Addressing Health Disparities in Springfield, MA – CBO Profile

By Ruby Maddox

Health disparities in urban minority communities are a significant issue among many community health  organizations. According to a Health Policy Brief on Health Affairs.com:

“America’s racial and ethnic minorities have worse health than whites do, and they often receive a lesser standard of health care. People who have limited education or income or who live in poor neighborhoods have worse health and health care….”

It’s a known fact that urban centers with high rates of poverty contain higher rates of health disparities these health risks can often contribute to increased poverty since those who develop chronic illnesses are often unable to work or require costly medical care they or their families are unable to afford.  The National Urban League published a report last December on The State of Urban Health, citing that, “In 2009, health disparities cost the U.S. economy $82.2 billion in direct health care spending and lost productivity.” Health disparities in urban communities can effect everything from socioeconomic mobility to education.

Community Health organizations like the Mason Square HealthTask Force (MSHTF) are working to combat these disparities and change health outcomes for residents within the Mason Square Neighborhood and the City of Springfield, MA. The MSHTF is a community coalition working to eliminate racial health disparities in Mason Square through information sharing, capacity building & policy change, with a focus on nutrition and healthy food access, diabetes & chronic heart disease. This week for my post interviewed Wanda Givens, Executive Director of the Mason Square Health Task Force.

The Mason Square Health Task Force staff, l to r, Arlene Brown-Jenkins, administrative assistant, Wanda L. Givens, director, and Beatrice Dewberry, marketing, communications and outreach coordinator.
The Mason Square Health Task Force staff, l to r, Arlene Brown-Jenkins, administrative assistant, Wanda L. Givens, director, and Beatrice Dewberry, marketing, communications and outreach coordinator.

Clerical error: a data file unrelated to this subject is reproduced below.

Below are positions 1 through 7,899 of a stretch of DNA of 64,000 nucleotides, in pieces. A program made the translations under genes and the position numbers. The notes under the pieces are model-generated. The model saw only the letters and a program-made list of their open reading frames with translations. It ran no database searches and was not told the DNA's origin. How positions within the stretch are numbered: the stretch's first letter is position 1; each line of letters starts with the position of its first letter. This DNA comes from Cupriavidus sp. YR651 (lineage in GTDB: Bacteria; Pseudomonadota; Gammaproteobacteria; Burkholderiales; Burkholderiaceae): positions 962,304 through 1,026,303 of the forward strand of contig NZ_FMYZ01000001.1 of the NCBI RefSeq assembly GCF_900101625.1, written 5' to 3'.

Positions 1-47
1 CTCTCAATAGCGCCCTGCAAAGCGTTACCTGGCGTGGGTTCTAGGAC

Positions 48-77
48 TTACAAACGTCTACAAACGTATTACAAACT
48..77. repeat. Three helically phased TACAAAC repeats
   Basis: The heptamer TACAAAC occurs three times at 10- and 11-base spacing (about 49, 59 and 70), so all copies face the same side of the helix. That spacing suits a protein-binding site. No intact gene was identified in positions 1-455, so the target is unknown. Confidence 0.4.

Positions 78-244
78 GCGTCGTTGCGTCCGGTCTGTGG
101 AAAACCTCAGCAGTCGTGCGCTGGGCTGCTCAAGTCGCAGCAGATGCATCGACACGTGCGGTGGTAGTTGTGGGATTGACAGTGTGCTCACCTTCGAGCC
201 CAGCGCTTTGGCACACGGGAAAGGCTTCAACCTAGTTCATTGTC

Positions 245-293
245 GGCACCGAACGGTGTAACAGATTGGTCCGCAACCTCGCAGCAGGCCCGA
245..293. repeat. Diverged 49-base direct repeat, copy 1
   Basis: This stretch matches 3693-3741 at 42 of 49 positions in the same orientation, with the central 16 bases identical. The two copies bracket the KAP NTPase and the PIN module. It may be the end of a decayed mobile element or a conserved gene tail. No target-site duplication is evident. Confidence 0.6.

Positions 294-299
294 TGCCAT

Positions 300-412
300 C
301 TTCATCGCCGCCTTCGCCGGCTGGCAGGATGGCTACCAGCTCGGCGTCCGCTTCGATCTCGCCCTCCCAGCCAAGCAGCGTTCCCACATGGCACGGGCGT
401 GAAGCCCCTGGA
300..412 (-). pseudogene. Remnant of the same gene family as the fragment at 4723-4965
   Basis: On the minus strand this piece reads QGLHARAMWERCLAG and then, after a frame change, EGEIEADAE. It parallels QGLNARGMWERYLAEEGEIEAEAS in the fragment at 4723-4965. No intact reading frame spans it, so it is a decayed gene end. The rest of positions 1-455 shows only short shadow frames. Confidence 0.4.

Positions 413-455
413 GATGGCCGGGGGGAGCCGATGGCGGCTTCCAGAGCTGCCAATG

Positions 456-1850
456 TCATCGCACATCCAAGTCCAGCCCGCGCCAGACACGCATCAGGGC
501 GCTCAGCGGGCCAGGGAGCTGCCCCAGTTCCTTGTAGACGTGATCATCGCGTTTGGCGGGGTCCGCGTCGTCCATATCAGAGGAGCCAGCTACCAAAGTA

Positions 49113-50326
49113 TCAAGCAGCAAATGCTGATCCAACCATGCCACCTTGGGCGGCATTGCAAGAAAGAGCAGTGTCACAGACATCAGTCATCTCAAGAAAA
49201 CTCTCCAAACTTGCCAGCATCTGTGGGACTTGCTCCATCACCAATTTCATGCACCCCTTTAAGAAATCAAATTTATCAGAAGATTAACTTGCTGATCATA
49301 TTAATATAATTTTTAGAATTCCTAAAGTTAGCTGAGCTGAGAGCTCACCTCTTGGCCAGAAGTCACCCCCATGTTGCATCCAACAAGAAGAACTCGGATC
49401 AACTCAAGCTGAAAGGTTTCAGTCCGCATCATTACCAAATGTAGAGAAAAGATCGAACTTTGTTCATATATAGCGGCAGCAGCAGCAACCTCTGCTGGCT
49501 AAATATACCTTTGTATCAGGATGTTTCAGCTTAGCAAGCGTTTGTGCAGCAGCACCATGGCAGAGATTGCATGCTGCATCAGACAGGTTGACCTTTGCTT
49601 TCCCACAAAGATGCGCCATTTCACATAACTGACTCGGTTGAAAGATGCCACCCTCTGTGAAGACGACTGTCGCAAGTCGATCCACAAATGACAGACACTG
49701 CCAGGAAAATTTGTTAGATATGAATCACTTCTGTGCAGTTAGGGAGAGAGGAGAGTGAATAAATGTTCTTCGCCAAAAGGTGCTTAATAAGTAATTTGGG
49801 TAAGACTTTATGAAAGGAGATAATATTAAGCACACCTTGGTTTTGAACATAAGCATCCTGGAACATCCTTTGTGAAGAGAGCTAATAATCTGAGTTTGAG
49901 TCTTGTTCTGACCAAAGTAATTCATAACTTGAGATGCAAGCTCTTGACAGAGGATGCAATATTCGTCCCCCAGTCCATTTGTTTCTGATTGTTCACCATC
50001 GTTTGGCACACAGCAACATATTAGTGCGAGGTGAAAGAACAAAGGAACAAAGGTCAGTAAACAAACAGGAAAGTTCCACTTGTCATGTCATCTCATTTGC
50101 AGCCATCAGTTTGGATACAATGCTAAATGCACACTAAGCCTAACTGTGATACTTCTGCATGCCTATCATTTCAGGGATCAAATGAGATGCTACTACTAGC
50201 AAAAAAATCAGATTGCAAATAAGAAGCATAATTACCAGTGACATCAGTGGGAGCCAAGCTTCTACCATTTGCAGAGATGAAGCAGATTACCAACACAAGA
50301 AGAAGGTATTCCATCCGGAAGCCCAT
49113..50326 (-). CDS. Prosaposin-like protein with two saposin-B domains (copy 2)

What does the MSHTF  do?
“The Task Force is a community coalition that aims to address health disparities in the Mason Square community. Over the past few years we have funded two initiatives that provide programming for residents who are at risk or suffering from diabetes or chronic heart disease. We also host a variety of health related activities for the community including an annual health fair,  a health related film series, a drink water campaign and a host of other events.”

MSHTF runs several programs

  • The Healthy Community Collaborative, an initiative aimed at reducing the impact of diabetes and premature cardiovascular disease among the residents of the Mason Square community (Springfield, MA) through high-level collaboration among multiple community partners.
  • The Mason Square Food Justice Initiative aims to create an equitable food system that would allow access to affordable, quality food for all in Mason Square. The mission of this initiative is to undo lack of access to nutritious foods in Mason Square, create community unity & valuing across race/ethnicity, and identify and challenge unjust and historically racist practices, programs, systems and public policies that limit access to healthy food options in order to improve health of the community.
  • Fit Body & Soul is a diabetes and chronic disease prevention program funded by the MSHTF. The long-term goal of the Fit Body & Soul Program is to reduce obesity & type 2 diabetes (T2D). The immediate goal of our program is to reduce diabetes risk factors by promoting the adoption of healthy lifestyles. The program engaged community members through their facebook page.  The program is offered in faith settings in partnership with faith leaders and officials along with guidance from experts from both Diabetes prevention Programs.

How did you get into this kind of work?
“I have worked for the community in one capacity or another for at least the last 15 years. I think all of my positions have actually been about public health in some form or fashion, but it wasn’t until I began working for the Dunbar that I actually considered myself to be a public health professional.”

What challenges do you feel small community-based health organizations face that are unique to their structure,leadership, or missions? (Compared to National or large organizations)
“The biggest challenge of course is the lack of bodies. When you are a small organization you have a small staff. The Task Force has 2 full time staff members. It is difficult to do the quantity of work we’d like to do. It isn’t always easy to get recognized as a small organization which can impact our ability to get funding.”

What’s your organization’s vision for your community?
“Our vision for the community is good health. We want to see our residents have equitable access to health care, food and all other resources. We want our residents to enjoy a safe, vibrant community.”

What Advice would you give to other CBOs?
“My advice to other CBOs is to build capacity. Build it in your organizations, in the communities you work in and in the residents you serve. Never leave anyone the same as when you met them. Leave them better.”

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